Verifying the no-hair property of massive compact objects with intermediate-mass-ratio inspirals in advanced gravitational-wave detectors

Carl L. Rodriguez, Ilya Mandel, Jonathan R. Gair

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19 Citations (Scopus)


The detection of gravitational waves from the inspiral of a neutron star or stellar-mass black hole into an intermediate-mass black hole (IMBH) promises an entirely new look at strong-field gravitational physics. Gravitational waves from these intermediate-mass-ratio inspirals (IMRIs), systems with mass ratios from ∼10 1 to ∼100 1, may be detectable at rates of up to a few tens per year by Advanced LIGO/Virgo and will encode a signature of the central body's spacetime. Direct observation of the spacetime will allow us to use the "no-hair" theorem of general relativity to determine if the IMBH is a Kerr black hole (or some more exotic object, e.g., a boson star). Using modified post-Newtonian (pN) waveforms, we explore the prospects for constraining the central body's mass-quadrupole moment in the advanced-detector era. We use the Fisher information matrix to estimate the accuracy with which the parameters of the central body can be measured. We find that for favorable mass and spin combinations, the quadrupole moment of a non-Kerr central body can be measured to within a ∼15% fractional error or better using 3.5 pN order waveforms; on the other hand, we find the accuracy decreases to ∼100% fractional error using 2 pN waveforms, except for a narrow band of values of the best-fit non-Kerr quadrupole moment.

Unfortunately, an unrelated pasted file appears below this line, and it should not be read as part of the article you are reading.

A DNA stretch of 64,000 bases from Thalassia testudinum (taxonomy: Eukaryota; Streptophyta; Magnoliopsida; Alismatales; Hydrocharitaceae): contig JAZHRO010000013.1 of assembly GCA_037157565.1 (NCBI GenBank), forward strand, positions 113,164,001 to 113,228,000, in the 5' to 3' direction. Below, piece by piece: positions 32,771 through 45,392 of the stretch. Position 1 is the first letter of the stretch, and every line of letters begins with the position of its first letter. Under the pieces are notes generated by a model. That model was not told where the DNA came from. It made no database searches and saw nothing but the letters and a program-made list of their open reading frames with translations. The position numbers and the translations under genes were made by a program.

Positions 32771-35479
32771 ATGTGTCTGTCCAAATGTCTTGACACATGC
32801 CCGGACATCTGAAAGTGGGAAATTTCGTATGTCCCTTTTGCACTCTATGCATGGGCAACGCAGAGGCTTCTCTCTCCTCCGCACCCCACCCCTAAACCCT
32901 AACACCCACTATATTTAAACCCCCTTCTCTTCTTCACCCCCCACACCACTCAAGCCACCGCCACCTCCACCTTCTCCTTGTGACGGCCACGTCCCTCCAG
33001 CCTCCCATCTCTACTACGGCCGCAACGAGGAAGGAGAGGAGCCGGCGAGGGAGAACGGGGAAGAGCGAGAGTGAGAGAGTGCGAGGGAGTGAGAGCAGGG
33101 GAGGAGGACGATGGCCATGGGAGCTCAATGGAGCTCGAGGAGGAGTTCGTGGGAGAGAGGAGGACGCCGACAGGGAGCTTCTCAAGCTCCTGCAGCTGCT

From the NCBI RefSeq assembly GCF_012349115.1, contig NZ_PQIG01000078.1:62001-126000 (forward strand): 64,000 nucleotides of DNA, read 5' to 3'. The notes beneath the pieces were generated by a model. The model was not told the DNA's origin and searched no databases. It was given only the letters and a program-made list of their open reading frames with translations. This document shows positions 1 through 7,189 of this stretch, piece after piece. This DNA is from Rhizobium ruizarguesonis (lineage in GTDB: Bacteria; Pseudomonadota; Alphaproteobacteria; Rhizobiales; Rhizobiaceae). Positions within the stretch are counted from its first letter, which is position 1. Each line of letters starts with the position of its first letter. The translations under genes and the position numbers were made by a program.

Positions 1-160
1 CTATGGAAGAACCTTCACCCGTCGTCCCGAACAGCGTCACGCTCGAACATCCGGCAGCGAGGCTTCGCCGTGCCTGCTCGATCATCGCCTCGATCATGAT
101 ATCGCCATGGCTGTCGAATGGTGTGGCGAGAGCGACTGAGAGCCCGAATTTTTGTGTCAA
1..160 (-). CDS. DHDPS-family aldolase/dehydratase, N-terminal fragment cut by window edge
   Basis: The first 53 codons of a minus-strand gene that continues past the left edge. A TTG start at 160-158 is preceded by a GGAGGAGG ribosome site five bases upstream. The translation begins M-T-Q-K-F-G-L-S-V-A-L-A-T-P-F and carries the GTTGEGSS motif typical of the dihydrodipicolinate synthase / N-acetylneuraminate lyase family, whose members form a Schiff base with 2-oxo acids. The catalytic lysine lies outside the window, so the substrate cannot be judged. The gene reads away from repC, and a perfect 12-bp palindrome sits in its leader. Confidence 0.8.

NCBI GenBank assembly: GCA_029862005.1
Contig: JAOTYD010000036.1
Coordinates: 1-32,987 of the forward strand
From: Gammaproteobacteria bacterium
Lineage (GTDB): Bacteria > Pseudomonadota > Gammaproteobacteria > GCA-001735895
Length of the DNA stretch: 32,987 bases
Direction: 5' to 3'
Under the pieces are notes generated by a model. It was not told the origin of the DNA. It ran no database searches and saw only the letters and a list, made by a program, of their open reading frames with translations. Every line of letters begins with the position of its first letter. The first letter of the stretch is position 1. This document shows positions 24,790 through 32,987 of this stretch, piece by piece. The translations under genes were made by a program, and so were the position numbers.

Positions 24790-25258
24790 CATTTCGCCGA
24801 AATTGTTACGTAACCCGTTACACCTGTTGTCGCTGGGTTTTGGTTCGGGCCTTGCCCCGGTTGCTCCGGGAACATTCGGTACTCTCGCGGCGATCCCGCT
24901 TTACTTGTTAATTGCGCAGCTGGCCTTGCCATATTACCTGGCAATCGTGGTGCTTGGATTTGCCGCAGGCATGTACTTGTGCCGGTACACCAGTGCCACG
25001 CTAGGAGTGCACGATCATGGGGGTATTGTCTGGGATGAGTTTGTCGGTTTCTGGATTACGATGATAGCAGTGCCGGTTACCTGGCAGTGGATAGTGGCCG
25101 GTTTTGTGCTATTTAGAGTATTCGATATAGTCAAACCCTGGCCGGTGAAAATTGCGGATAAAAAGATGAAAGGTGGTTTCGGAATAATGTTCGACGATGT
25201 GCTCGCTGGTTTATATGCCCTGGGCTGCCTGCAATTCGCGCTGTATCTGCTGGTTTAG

Original languageEnglish
Article number062002
Number of pages13
JournalPhysical Review D
Issue number6
Publication statusPublished - 12 Mar 2012
Externally publishedYes


  • gravitational waves
  • gravitational self-force
  • black holes (astronomy)

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